HC Deb 09 June 2004 vol 422 cc259-61
4. Huw Irranca-Davies (Ogmore) (Lab)

What recent discussions he has had with the Secretary of State for Trade and Industry in respect o the deduction of contingency fees from miners' compensation awards. [177357]

The Parliamentary Under-Secretary of State for Wales (Mr. Don Touhig)

My right hon. Friend the Secretary of State and I have regular discussions with colleagues at the Department of Trade and Industry on coal health compensation matters, and I also attend the national monitoring group chaired by my colleague the Under-Secretary of State for Trade and Industry, my hon. Friend the Member for Edinburgh, South (Mr. Griffiths).

Huw Irranca-Davies

Will my hon. Friend convey my thanks to his counterparts in the DTI for their efforts in working with the Law Society to put pressure on those lawyers who, scandalously, have sought to deduct contingency fees from the compensation rightfully paid to miners, their widows and their families? However, does he share my dismay—not to say disgust—that other lawyers in south Wales continue to deduct contingency fees or part payments from money that rightfully should go to miners and their families?

Mr. Touhig

Yes, I most certainly share that disgust. Claims handlers and others who take a slice of compensation meant for miners and their widows are, in my view, nothing but parasites preying on the fears of elderly and vulnerable people. My message to them is simple. It is, "Give the money back. It does not belong to you; it belongs to the miners."

Mr. Roger Williams (Brecon and Radnorshire) (LD)

Yesterday, I was contacted by my constituent Mr. Davies from Abercraf, who is conducting a claim on behalf of his late father. He is furious about the service that he has received from his solicitor, who has taken a long time to settle the claim, and has also submitted copies of wills and probates that refer to a claim being made by another family. Solicitors involved in such matters receive great fees from the DTI: when will those fees be deducted to reflect the poor service that claimants receive, and the stress that is caused to them when they do not get the money that they are due?

Mr. Touhig

On the whole, most solicitors handling miners' compensation claims have acted very well and have sought to process the claims as speedily as possible. However, I am aware that some solicitors are not in that category and that they have caused enormous grief, to my constituents and to those of other hon. Members. I shall bring the details of this particular case to the attention of the Law Society, as I have done on a number of occasions previously, and I shall ask it to investigate the problems that the hon. Gentleman's constituent is having with that firm of solicitors.

Denzil Davies (Llanelli) (Lab)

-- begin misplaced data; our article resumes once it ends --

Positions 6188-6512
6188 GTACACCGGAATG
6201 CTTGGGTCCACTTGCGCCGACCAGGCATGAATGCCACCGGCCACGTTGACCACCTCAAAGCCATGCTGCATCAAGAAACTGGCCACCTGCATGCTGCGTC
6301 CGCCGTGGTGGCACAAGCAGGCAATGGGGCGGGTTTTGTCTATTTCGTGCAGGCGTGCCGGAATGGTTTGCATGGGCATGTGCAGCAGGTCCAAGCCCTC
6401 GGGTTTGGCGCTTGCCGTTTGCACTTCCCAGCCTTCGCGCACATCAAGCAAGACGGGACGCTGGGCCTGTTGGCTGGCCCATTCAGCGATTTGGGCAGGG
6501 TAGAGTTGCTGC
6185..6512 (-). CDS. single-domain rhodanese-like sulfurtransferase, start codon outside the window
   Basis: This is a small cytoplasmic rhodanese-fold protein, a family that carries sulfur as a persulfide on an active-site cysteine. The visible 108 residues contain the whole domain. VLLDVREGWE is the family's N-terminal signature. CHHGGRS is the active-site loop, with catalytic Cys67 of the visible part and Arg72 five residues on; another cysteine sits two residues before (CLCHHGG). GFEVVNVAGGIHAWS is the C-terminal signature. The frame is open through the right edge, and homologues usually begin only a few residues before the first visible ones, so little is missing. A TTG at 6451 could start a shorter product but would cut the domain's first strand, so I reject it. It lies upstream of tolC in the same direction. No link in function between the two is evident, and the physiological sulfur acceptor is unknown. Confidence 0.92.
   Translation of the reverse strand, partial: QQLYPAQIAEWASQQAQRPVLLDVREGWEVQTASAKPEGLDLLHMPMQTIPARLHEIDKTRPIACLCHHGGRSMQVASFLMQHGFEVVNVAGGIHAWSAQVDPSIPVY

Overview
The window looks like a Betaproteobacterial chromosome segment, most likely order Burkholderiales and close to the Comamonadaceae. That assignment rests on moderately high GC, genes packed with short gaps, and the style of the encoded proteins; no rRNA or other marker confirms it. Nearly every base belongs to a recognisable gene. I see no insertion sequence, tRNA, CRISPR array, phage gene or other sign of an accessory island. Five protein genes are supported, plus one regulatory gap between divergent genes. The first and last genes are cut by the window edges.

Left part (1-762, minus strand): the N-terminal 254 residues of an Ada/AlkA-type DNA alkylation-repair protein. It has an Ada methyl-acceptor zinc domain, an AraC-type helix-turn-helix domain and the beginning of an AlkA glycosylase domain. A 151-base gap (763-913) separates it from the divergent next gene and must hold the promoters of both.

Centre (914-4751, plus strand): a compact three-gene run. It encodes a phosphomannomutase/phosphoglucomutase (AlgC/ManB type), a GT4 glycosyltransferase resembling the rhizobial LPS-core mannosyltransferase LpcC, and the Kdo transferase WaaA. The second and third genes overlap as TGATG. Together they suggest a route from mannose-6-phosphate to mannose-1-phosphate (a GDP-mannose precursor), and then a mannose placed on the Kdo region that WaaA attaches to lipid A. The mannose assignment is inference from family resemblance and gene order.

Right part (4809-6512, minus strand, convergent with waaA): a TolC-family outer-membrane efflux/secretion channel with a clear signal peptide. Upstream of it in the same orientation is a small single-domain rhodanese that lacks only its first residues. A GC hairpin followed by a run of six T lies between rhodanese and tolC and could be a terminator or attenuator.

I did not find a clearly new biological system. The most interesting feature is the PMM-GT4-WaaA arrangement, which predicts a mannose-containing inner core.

Given that the activities of the claim handlers seem to generate claims and therefore more work for solicitors, would it not be fairer if their fees were paid out of the solicitors' pockets, and not by the unfortunate claimants?

Mr. Touhig

I have sympathy with that view. Indeed, I have written to the Law Society on behalf of a couple of my constituents who have paid £5,000 to claims handlers. When I wrote to the solicitors handling the claims, I was told that they dealt merely with the process of the claim and that my constituents had signed an agreement to pay that money to the claims handlers.

I have asked the Law Society to investigate the matter because one part of the agreement that my constituents had to sign states that the payment is needed to meet any legal or medical fees. In fact, claimants have to pay no such fees, as the Government are meeting them all. The solicitors know that, and they should act appropriately. I have every sympathy for the point made by my right hon. Friend. Solicitors should be encouraged to help get the money back.

Adam Price (East Carmarthen and Dinefwr) (PC)

In the Minister's discussions with the Department of Trade and Industry, did he also ask why it is financing the miners' compensation scheme from the surpluses it receives from the miners' pension fund? As the Minister himself said, "Give the money back. It doesn't belong to you; it belongs to the miners."

Mr. Touhig

Plaid Cymru is taking an interest in miners? There must be an election on. The hon. Gentleman has raised this issue recently and gained much publicity as a result. He has created alarm and concern among miners and their widows, who think that their pension fund is at risk because of the issues he has raised. He has not discovered anything new: the issue that he raises was made public by my right hon. Friend the Member for Airdrie and Shotts (Mrs. Liddell) on 8 December 1999. The hon. Gentleman alluded to the guarantee. At the moment, the miners' pension scheme is in deficit and the Government are putting in millions of pounds to overcome that deficit. If he asks any miner in Wales, they will tell him that the guarantee of their pension security is a godsend. They welcome it, and they know that it guarantees that their pensions are safe.

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